Tale of two beautiful Dublin gardens


We came to Ireland to see gardens and to experience Irish hospitality and culture.

And today we did all of these things when we visited two of Dublin’s loveliest private gardens, one owned by Mark and Olive Wilkinson and the other by Patricia and Michael Maguire.

Blue garden at the Wilkinsons’ home in Tyrrelstown

We arrived at the Wilkinson’s garden at Tyrrelstown first thing in the morning and met Mark at the front door of his Boston ivy-covered mansion that dates back to the 1900s.

He guided us first into the rose garden at the side of the house where the roses were yet to open but where we found a superb wisteria and pleasant patio spot, which Mark said was one of his favourite places in summer.

Lovely arch entrance to another section of the Wilkinson garden.

From the rose courtyard, we walked around into the main walled garden at the back of the house, which turned out to be a beautiful and complex assortment of connecting garden areas all linked by a perimeter stroll path.

The first thing we saw was a lovely blue border full of bluebells with a variety of blue containers of various shapes and size scattered among them. The adjacent brick wall was also planted with aubrietia and campanula plugging holes.

White abutilon in border at Tyrrelstown garden.

Here, we enjoyed passing under graceful arches and wandering past exciting plants such as the two superb, full-flowering Chilean fire tree (Embothrium)  and magnificent billowing abutilons.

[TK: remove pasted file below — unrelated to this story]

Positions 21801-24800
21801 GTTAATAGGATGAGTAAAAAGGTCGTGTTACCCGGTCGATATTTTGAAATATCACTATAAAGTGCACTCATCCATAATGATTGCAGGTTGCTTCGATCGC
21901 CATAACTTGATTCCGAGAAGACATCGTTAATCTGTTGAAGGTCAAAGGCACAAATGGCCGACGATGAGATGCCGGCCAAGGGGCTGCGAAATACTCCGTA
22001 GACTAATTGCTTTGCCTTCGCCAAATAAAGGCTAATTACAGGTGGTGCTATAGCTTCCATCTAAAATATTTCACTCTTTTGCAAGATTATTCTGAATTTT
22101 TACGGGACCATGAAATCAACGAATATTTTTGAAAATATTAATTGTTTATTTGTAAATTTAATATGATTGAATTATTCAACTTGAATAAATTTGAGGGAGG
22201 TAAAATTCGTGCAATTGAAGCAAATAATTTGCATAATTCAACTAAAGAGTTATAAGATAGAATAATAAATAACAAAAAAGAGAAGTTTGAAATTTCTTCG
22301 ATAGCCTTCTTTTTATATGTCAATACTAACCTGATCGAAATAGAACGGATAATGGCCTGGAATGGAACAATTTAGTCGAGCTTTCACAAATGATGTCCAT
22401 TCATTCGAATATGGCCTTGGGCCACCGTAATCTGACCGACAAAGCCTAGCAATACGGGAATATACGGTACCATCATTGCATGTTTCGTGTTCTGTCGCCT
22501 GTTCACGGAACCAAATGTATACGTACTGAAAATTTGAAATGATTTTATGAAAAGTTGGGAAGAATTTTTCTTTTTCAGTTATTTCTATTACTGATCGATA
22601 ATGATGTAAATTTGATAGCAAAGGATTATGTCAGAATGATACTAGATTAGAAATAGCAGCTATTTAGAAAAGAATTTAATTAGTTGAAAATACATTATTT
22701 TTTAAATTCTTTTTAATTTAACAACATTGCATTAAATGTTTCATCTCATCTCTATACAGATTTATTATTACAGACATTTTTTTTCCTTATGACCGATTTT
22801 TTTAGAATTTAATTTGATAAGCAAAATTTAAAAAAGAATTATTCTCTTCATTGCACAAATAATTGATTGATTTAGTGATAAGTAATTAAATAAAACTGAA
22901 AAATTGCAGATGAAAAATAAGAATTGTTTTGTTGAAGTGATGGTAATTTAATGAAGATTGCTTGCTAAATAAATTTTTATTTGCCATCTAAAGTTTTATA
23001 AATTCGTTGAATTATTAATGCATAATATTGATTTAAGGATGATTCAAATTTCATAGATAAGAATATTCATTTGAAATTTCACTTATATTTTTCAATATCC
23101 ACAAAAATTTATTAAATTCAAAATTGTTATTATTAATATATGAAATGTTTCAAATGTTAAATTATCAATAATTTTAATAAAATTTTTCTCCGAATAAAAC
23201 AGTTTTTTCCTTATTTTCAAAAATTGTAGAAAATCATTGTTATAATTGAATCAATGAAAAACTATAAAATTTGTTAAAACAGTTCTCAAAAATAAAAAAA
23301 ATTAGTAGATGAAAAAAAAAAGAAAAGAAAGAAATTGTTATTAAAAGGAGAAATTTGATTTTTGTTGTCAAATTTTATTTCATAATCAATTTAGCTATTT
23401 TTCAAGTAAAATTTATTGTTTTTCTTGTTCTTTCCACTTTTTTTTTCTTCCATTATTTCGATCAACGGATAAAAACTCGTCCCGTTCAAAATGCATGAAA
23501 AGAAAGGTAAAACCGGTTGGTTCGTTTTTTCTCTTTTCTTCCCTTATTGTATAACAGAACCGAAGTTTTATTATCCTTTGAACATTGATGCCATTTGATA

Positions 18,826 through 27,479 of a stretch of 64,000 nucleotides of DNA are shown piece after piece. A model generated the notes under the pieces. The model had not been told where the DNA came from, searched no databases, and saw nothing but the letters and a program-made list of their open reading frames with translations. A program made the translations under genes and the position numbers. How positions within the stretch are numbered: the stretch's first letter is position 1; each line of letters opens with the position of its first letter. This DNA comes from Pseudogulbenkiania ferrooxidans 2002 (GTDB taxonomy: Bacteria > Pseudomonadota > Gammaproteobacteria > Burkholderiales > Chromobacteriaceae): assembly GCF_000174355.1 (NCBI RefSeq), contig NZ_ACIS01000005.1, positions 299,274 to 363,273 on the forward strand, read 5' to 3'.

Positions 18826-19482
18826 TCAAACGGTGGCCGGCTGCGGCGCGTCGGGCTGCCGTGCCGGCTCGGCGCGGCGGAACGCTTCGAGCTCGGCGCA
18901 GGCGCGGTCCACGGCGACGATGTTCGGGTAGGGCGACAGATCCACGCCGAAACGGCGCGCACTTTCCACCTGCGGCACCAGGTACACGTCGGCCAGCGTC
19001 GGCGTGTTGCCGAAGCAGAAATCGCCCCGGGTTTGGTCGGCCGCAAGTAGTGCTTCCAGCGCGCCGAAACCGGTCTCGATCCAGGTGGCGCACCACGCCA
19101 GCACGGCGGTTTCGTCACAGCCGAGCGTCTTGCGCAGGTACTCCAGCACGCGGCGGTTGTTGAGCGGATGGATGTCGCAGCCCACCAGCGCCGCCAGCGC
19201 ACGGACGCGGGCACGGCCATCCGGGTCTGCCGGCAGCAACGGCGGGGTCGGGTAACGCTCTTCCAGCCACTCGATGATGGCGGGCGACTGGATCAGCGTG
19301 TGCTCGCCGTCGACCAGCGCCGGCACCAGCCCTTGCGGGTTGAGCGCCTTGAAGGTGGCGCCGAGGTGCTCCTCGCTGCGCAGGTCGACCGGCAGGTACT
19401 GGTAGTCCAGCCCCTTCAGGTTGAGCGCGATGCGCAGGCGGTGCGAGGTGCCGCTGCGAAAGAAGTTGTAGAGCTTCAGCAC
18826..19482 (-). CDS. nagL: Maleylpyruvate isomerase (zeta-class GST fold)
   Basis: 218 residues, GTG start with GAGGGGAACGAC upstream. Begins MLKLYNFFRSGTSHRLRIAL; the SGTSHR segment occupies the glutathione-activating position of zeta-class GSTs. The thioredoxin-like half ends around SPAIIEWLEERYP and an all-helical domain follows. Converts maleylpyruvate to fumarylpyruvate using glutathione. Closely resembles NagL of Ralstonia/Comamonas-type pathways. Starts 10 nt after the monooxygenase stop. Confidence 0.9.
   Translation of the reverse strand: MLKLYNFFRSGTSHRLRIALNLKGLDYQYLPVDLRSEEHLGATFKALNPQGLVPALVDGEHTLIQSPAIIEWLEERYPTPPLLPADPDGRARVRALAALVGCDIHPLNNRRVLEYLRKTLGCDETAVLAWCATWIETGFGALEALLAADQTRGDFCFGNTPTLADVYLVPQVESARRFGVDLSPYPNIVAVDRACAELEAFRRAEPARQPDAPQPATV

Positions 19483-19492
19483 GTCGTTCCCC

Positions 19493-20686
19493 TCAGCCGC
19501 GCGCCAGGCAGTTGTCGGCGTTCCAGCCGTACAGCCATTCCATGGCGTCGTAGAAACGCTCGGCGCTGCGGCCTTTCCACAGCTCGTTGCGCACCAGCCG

Chilean fire tree

The perennial borders were wide and densely planted and contained a rich selection of choice plants, all very healthy and looking exceptionally beautiful.

The Wilkinson’s garden exudes the spirit of family and friendship with all sorts of inviting sitting and socializing places plus lovely play area for grandchildren including a charming swing strung from the branch of a tree.

Globe buddleia

Scent from deciduous azaleas filled the air when we were there and we found some exciting examples of trees, such as the wedding cake tree, Cornus controversa ‘Variegata’, so named because of its exquisite layered branching structure, a dove tree a.k.a the handkerchief tree and one of the first Dawn redwood trees planted in Ireland.

Bridge over stream filled with candelabra primula.

In the centre of the garden, Mark has built a gentle water rill and stream that drains into a circular basin that is another place where the grandchildren love to play and hang out in summer.

Along the gently gurgling stream, we found an impressive planting of candelabra primula.

Pergola walk in Wilkinson garden.

We also enjoyed seeing an orange ball tree, globe buddleia (B. globosa) and a beautiful Judas tree in full bloom.

Mark explained how he is working to establish a meadow garden and is happy to see how well his yellow rattle is doing – a plant he feels is essential for success if you want other meadow wild flowers to establish themselves.

View inside Wilkinson gadren